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https://www.readbyqxmd.com/read/28328680/re-analysis-of-aeromedical-retrieval-coverage-using-elliptical-isochrones
#1
Jan O Jansen, Stephanie Phillips, David R Green
No abstract text is available yet for this article.
March 21, 2017: Journal of Trauma and Acute Care Surgery
https://www.readbyqxmd.com/read/28328678/analysis-of-aeromedical-retrieval-coverage-using-elliptical-isochrones
#2
Luke Regan, Charles Lee
No abstract text is available yet for this article.
March 21, 2017: Journal of Trauma and Acute Care Surgery
https://www.readbyqxmd.com/read/28323584/evidence-for-gz-adaptation-observed-with-wearable-biosensors-during-high-performance-jet-flight
#3
G Merrill Rice, Dallas Snider, Jeffrey L Moore, J Timothy Lavan, Rich Folga, Thomas B VanBrunt
INTRODUCTION: Few studies have evaluated physiological responses to high acceleration forces during actual flight and to our knowledge no normative data has been acquired by technologies such as wearable biosensors during high performance jet aircraft operations. METHODS: In-flight physiological data from an FDA cleared portable triaxial accelerometer and bio-sensor were observed from five active duty F-18 pilots of the Naval Flight Demonstration Squadron (Blue Angels)...
December 1, 2016: Aerospace Medicine and Human Performance
https://www.readbyqxmd.com/read/28291488/patient-litter-system-response-in-a-full-scale-ch-46-crash-test
#4
Charles A Weisenbach, Tyler Rooks, Troy Bowman, Vince Fralish, B Joseph McEntire
U.S. Military aeromedical patient litter systems are currently required to meet minimal static strength performance requirements at the component level. Operationally, these components must function as a system and are subjected to the dynamics of turbulent flight and potentially crash events. The first of two full-scale CH-46 crash tests was conducted at NASA's Langley Research Center and included an experiment to assess patient and litter system response during a severe but survivable crash event. A three-tiered strap and pole litter system was mounted into the airframe and occupied by three anthropomorphic test devices (ATDs)...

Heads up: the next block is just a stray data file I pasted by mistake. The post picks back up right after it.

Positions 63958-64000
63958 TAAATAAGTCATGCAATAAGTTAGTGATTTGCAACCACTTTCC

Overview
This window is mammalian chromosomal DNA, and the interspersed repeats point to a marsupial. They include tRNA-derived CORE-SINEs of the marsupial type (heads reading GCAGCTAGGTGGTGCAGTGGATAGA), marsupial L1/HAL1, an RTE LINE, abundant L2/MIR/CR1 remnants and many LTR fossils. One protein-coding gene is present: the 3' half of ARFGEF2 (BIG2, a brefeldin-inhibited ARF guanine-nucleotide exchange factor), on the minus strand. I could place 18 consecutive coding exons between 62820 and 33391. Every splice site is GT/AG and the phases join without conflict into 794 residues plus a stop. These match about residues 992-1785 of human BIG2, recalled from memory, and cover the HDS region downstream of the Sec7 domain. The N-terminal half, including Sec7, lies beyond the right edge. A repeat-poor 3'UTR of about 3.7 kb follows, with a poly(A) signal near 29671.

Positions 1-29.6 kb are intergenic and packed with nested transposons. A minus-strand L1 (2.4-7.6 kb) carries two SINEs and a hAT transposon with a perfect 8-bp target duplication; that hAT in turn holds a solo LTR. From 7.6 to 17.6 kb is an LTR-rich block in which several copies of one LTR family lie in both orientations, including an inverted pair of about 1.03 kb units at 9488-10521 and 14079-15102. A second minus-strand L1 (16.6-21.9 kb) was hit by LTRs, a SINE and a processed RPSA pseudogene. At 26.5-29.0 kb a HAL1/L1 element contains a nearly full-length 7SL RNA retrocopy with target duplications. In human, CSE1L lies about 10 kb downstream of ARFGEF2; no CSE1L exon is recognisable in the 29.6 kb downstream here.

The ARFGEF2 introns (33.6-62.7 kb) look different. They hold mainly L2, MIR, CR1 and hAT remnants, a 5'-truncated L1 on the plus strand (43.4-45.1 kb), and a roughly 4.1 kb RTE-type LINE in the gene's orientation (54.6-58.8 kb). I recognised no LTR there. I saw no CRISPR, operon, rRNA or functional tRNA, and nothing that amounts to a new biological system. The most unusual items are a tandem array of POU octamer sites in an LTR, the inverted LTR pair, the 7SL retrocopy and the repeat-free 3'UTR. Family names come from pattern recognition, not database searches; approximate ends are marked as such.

March 2017: Military Medicine
https://www.readbyqxmd.com/read/28291484/post-traumatic-stress-symptoms-in-united-states-air-force-aeromedical-evacuation-nurses-and-technicians
#5
Julie M Swearingen, Tanya M Goodman, Wayne L Chappelle, William T Thompson
Critical Care Air Transport Teams (CCATT) are specialized military medical personnel who provide high-acuity care in an aeromedical environment. The rate of post-traumatic stress disorder (PTSD) symptoms was assessed in CCATT personnel and their rates were compared to general aeromedical evacuation (AE) personnel. As part of a computer-based occupational stress survey, 188 crew members (138 AE nurses and technicians, 50 CCATT nurses and respiratory therapists) completed the PTSD Checklist - Military Version...
March 2017: Military Medicine
https://www.readbyqxmd.com/read/28291474/the-development-of-a-probabilistic-dose-response-for-a-burn-injury-model